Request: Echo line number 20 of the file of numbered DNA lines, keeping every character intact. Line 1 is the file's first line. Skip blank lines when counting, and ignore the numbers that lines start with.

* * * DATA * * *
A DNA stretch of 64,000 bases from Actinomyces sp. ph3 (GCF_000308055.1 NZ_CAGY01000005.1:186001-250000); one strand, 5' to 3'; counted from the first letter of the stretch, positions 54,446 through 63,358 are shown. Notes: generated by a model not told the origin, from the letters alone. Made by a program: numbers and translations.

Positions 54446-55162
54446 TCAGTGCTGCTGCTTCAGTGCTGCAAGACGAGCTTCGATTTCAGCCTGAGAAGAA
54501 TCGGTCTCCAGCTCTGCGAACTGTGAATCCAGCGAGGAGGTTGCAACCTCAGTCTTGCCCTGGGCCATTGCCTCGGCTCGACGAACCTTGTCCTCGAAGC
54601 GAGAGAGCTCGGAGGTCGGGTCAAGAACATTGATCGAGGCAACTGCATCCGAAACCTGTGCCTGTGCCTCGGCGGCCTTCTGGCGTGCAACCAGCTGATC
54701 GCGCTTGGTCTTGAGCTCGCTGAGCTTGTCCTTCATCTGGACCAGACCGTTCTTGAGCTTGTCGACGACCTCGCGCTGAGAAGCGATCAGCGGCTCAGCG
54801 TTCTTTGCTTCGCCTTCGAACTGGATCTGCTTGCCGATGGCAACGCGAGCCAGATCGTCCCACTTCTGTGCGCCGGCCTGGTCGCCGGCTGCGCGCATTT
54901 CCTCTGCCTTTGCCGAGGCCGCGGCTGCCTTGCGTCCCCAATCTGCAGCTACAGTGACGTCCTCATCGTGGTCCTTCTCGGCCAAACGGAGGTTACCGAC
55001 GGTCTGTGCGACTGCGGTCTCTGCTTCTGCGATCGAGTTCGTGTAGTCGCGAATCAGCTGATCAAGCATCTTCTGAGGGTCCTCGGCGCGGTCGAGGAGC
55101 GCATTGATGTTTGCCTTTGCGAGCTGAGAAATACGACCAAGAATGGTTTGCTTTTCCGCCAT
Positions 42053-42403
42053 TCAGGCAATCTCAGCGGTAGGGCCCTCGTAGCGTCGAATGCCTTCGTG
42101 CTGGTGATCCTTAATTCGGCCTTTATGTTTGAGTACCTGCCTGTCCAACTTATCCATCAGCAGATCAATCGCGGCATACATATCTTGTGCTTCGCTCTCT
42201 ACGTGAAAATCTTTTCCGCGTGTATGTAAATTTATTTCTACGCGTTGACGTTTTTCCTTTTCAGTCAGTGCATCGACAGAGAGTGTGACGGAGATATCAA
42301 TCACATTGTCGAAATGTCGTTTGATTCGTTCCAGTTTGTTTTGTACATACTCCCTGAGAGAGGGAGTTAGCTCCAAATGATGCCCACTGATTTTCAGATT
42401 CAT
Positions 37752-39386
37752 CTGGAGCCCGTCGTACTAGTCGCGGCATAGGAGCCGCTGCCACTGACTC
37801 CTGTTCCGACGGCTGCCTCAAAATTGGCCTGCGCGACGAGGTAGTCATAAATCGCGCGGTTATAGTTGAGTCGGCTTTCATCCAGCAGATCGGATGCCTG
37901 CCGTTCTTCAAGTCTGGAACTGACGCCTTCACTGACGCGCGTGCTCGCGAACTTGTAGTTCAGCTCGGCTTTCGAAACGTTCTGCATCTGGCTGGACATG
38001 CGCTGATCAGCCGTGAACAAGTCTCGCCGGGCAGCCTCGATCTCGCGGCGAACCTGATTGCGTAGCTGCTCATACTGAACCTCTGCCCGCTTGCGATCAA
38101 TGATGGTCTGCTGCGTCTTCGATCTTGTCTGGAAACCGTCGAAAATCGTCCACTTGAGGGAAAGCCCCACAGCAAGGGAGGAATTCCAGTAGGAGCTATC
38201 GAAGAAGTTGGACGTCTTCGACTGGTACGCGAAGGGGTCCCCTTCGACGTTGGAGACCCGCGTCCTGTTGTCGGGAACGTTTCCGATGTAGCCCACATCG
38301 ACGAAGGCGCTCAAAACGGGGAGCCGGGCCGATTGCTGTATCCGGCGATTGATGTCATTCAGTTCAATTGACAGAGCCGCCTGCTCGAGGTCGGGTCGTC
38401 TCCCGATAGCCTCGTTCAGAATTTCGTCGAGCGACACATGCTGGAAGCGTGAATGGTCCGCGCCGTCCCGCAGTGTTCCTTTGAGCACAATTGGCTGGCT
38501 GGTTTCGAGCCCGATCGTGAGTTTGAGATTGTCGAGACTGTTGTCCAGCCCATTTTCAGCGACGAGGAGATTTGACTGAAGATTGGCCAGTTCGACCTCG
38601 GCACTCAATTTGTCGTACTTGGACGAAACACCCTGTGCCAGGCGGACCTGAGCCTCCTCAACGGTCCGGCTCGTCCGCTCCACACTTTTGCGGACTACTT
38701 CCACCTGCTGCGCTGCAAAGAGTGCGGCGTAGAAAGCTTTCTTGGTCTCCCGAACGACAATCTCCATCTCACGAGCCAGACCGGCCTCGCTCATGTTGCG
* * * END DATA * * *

37901 CCGTTCTTCAAGTCTGGAACTGACGCCTTCACTGACGCGCGTGCTCGCGAACTTGTAGTTCAGCTCGGCTTTCGAAACGTTCTGCATCTGGCTGGACATG